Thursday, 27 September 2012

Lake Ball of Iceland


Lake ball (Aegagropila linnaei), also known as Marimo in Japanese, is a rare species of filamentous green algae found in a few lakes in the northern hemisphere. Colonies of such balls are known only in three lakes, Myvatn in Iceland, Lake Akan in Japan and to a much lesser extent in Lake Öisu in Estonia.


The lake ball is a protected species and considered a rare natural phenomenon. Lake ball has been protected as a nature reserve in Iceland since 2006. Therefore Iceland Post issued a single postage stamp feature this rare species as  a remarkable fact in the world On September 18, 2009. The stamp shown three lake balls,  the one of them  was depicted the  Iceland’s map. 

The species has three different growth forms, lake ball being one of them reaching up to 10-20 cm in diameter. One is epilithic (growing on rocks) and is usually found on the shaded side of the rocks. Another growth form lives as free-floating filaments, as small tufts of unattached filaments that frequently form a carpet on the muddy lake bottom. The third growth form is the lake ball proper, where the algae grow into sizable balls of densely packed algal filaments that radiate from the center. The balls do not have a kernel of any sort.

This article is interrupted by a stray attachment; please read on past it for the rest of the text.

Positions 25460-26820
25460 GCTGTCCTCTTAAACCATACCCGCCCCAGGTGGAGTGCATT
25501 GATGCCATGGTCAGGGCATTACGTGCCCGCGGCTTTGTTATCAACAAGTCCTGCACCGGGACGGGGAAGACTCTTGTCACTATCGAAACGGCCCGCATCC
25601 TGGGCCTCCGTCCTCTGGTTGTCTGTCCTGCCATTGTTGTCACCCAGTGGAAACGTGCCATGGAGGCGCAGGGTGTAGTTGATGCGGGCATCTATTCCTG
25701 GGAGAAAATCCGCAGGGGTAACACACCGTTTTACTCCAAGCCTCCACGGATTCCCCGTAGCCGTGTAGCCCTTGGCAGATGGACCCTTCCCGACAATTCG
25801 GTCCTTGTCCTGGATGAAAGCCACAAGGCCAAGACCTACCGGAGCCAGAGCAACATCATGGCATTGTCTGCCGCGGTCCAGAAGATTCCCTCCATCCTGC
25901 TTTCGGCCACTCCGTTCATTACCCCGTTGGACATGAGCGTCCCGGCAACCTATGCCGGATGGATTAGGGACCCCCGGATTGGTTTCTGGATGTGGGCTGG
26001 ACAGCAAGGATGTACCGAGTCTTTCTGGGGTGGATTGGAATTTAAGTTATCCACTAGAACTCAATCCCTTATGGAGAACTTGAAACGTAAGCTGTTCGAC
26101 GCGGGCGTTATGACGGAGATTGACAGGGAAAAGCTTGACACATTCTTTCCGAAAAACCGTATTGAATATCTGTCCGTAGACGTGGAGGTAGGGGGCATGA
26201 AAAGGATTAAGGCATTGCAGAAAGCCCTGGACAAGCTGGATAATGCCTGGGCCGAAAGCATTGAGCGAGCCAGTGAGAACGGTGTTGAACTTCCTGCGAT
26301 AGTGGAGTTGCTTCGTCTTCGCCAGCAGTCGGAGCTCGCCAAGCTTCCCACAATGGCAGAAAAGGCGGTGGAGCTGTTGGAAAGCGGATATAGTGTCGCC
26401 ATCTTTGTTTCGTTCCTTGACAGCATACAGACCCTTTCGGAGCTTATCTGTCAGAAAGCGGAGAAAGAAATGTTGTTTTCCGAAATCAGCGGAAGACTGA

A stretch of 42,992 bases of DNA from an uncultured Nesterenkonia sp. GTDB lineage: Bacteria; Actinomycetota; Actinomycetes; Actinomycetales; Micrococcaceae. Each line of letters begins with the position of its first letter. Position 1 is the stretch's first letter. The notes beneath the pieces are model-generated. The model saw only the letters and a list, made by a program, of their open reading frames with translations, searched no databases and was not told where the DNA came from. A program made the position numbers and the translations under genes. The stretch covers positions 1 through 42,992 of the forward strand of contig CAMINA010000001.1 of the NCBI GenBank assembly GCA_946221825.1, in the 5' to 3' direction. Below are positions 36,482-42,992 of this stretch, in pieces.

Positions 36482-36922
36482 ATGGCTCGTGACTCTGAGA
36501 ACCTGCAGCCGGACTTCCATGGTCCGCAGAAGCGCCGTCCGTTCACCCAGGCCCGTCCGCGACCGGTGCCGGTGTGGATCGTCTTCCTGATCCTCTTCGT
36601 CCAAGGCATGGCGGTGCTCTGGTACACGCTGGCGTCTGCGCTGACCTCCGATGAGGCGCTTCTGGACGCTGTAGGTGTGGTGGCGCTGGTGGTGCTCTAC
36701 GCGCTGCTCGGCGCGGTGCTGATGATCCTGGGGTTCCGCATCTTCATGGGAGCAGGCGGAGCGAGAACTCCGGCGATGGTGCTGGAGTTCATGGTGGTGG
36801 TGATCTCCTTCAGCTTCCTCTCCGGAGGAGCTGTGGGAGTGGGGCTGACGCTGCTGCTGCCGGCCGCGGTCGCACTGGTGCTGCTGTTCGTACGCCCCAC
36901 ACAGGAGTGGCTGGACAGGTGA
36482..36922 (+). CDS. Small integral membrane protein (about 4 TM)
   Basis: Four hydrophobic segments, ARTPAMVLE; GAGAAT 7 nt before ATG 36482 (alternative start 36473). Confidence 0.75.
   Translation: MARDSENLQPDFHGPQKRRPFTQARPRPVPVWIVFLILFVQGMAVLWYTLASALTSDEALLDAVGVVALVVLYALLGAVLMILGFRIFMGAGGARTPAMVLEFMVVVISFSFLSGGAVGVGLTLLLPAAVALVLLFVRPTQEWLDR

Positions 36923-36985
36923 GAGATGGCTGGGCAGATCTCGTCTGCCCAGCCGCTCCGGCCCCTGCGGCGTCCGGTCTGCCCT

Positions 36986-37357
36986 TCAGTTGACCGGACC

Each year around 500.000 tourists visit Lake Akan and a special Lake Ball Festival is held each year in autumn. It is a remarkable fact that two such rare and similar communities of algae should be found so far away from each other. The lakes in Iceland and Japan still have something in common. They are situated in highly volcanic areas with geothermal heat in the banks of both lakes. Both Lake Mývatn and Lake Akan are protected, the former as a nature reserve, the latter as a national park.

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